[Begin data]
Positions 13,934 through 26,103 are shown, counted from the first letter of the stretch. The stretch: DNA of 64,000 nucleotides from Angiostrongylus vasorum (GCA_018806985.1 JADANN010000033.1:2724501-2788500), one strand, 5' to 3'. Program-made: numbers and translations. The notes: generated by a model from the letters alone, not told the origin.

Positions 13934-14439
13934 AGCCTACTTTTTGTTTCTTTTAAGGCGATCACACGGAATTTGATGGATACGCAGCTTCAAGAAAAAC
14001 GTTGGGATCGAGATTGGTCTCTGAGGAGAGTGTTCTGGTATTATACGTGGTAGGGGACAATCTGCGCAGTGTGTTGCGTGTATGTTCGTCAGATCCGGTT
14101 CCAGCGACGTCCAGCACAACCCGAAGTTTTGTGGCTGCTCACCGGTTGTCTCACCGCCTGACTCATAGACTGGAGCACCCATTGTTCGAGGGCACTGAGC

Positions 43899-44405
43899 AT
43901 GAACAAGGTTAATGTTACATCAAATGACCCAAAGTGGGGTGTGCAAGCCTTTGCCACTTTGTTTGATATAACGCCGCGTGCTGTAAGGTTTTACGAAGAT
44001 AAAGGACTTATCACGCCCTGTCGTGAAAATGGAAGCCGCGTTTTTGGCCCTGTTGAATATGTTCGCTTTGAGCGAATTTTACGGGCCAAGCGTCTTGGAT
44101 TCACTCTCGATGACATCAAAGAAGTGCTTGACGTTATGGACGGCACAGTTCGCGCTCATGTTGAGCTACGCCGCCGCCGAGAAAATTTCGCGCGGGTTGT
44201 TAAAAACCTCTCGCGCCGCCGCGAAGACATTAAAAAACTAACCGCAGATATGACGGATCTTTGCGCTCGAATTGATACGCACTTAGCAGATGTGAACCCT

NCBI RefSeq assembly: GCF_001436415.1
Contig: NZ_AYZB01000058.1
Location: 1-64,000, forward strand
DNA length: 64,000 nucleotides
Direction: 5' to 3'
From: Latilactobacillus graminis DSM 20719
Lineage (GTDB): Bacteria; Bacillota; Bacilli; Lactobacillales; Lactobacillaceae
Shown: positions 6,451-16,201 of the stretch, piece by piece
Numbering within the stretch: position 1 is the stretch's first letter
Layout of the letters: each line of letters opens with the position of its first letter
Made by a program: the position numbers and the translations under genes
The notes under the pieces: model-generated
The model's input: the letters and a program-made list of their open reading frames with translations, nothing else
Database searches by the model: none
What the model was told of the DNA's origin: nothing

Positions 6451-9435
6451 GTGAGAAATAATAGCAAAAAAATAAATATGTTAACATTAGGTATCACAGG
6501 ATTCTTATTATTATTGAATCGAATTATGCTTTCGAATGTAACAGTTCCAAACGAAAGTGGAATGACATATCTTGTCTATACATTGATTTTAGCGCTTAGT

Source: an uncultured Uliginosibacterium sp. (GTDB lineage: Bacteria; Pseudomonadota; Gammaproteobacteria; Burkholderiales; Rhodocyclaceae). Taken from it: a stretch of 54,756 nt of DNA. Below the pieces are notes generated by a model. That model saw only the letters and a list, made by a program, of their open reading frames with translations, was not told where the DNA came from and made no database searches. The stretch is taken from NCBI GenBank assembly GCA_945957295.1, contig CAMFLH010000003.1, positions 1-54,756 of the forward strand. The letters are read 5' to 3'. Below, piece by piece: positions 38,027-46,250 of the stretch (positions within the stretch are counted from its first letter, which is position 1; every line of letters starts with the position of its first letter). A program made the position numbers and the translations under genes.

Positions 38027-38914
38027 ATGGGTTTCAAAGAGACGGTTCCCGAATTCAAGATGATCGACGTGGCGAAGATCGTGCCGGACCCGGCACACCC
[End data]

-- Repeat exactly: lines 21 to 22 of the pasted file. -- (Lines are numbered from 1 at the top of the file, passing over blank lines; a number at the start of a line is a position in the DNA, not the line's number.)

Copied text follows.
Layout of the letters: each line of letters opens with the position of its first letter
Made by a program: the position numbers and the translations under genes